CHICAGO -- One day during Spring Training in 2005, I interviewed Orlando Hernandez and Jose Contreras in a back room at the White Sox facility in Arizona.
We talked about their careers and the shared history of pitchers from Cuba, in particular the success that men like Camilo Pascual, Luis Tiant and the two Hernandez half-brothers, El Duque and Livan, had experienced in big situations. This was the first team that had two Cuban pitchers on the same roster since the Senators of the late 1950s, and I asked them what it meant for one team to have two on the same staff.
Hernandez smiled. "That's going to be [an answer] for the end of the year,'' he said. "If we do what we can, you probably won't have to ask the question, because you will see what it means.''
We sure did, with the White Sox sweeping the Astros in the World Series eight months later.
Can you blame the Sox for going back to the same strength-in-numbers approach with Cuban players?
Adding 19-year-old center fielder Luis Robert alongside 21-year-old second baseman Yoan Moncada, this time, the White Sox are gambling that they can build a championship team around two five-tool talents in the middle of the field.
They were finalizing an agreement with Robert on Saturday at a price that could be near $30 million. They'll pay almost twice that in an over-allotment tax, meaning they're investing almost as much in him as the Red Sox did in Moncada, whom they traded to the White Sox in a four-player package for Chris Sale this past December.
The Sox were outbid by Boston for Moncada at a time when they were focused on short-term gratification. The Sale trade signaled they have moved into a full-scale rebuild, and Robert quickly became a coveted target after defecting from Cuba.
Like Moncada, who figures to join the White Sox later this season, Robert brings major risk, as he's rarely competed with players better than those in Cuba's Serie Nacional.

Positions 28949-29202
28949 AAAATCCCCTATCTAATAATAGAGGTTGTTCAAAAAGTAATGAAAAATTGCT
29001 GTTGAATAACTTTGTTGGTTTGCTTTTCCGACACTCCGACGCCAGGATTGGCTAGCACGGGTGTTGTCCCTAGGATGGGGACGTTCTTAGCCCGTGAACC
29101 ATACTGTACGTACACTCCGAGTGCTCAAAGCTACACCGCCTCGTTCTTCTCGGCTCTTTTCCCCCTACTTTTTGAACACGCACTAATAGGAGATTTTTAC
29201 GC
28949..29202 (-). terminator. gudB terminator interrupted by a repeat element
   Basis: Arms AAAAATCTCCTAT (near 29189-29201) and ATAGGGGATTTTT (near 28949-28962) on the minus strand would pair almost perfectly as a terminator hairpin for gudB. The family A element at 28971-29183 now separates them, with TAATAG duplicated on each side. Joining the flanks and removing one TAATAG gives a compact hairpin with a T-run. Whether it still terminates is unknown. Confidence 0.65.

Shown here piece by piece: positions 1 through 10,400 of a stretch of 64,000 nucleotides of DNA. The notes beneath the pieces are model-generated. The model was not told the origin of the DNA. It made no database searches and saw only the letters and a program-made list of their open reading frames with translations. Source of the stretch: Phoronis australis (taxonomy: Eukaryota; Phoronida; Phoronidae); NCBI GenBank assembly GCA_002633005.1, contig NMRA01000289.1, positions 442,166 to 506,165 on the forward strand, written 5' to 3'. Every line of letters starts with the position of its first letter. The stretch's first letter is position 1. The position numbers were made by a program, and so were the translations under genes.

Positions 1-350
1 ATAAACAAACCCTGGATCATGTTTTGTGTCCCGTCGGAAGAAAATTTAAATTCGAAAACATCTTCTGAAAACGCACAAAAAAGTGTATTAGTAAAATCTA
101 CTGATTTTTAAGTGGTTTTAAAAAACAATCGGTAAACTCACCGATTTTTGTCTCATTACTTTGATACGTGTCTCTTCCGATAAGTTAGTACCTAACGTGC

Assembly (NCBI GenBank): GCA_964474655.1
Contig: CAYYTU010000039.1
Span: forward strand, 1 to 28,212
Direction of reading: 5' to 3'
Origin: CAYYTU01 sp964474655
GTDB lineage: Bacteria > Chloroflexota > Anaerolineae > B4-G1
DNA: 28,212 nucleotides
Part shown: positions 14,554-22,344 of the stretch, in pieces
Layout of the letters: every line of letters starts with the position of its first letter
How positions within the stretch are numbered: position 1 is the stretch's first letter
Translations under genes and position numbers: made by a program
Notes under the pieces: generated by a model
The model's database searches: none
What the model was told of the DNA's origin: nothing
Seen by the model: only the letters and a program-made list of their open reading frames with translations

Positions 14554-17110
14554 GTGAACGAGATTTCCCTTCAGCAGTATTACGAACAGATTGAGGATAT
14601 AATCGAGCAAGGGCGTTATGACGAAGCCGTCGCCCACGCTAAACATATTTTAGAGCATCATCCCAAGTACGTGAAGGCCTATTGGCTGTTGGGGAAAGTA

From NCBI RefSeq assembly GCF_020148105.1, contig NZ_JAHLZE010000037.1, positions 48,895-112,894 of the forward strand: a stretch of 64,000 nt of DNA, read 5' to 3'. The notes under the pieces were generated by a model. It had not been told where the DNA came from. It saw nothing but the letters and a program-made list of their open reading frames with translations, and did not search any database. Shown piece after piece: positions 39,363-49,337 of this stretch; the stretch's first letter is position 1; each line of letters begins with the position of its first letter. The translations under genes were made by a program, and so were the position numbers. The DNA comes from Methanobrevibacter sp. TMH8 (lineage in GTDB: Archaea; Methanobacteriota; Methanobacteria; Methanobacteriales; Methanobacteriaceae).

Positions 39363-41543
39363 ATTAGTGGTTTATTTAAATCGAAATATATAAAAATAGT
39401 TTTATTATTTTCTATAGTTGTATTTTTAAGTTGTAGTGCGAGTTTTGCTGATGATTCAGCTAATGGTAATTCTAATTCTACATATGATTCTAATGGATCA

But the potential reward that comes from having the two dynamic Cubans in a lineup that is currently built around Cuban legend Jose Abreu is as exciting as anything that's happened on the South Side since Paul Konerko led the Sox into the postseason in 2005.
Moncada has captivated the South Side fanbase since he first put on a White Sox uniform at a hitter's minicamp in January. He hit tape-measure home runs that day, and he has only stopped hitting them because of a stint on the Triple-A disabled list with a sore left thumb, which isn't expected to sideline him long.
A speed-power player who was a shortstop in Cuba, Moncada is hitting .331 with six home runs and 10 stolen bases for the Charlotte Knights. He looked out of sorts when the Red Sox forced him onto their roster as a third baseman late in 2016, but he has improved his play at second base, which is likely to remain his position.
Moncada is listed at 6-foot-2, 205 pounds, but he is built more like a middle linebacker than a traditional middle infielder. Robert, listed at 6-foot-3, 205 pounds, is similarly put together. He blasts long home runs in batting practice, and he ran the 60-yard dash so quickly in a tryout that some scouts felt the field was mismarked.
While some reports say that Robert isn't far away from the Major Leagues, expect the White Sox to pump the brakes on talk that he could be an overnight sensation. Moncada has played 221 Minor League games for the Red Sox and White Sox, and that's probably a realistic projection for Robert.
It could easily be 2019 before Moncada and Robert are in the same lineup. But you know they'll be together in Arizona next spring, just as Contreras and Hernandez were.
The beauty of this is that the White Sox are getting in on the ground level with Robert and Moncada. They can play together for years.
It's a shame that Minnie Minoso isn't around to greet them, as he did Abreu before his American League Rookie of the Year Award-winning season in 2014.
Minoso passed away two years ago. He would have been so proud. He considered himself the White Sox No. 1 fan, and he would be filled with excitement about his team.
Phil Rogers is a columnist for MLB.com. This story was not subject to the approval of Major League Baseball or its clubs.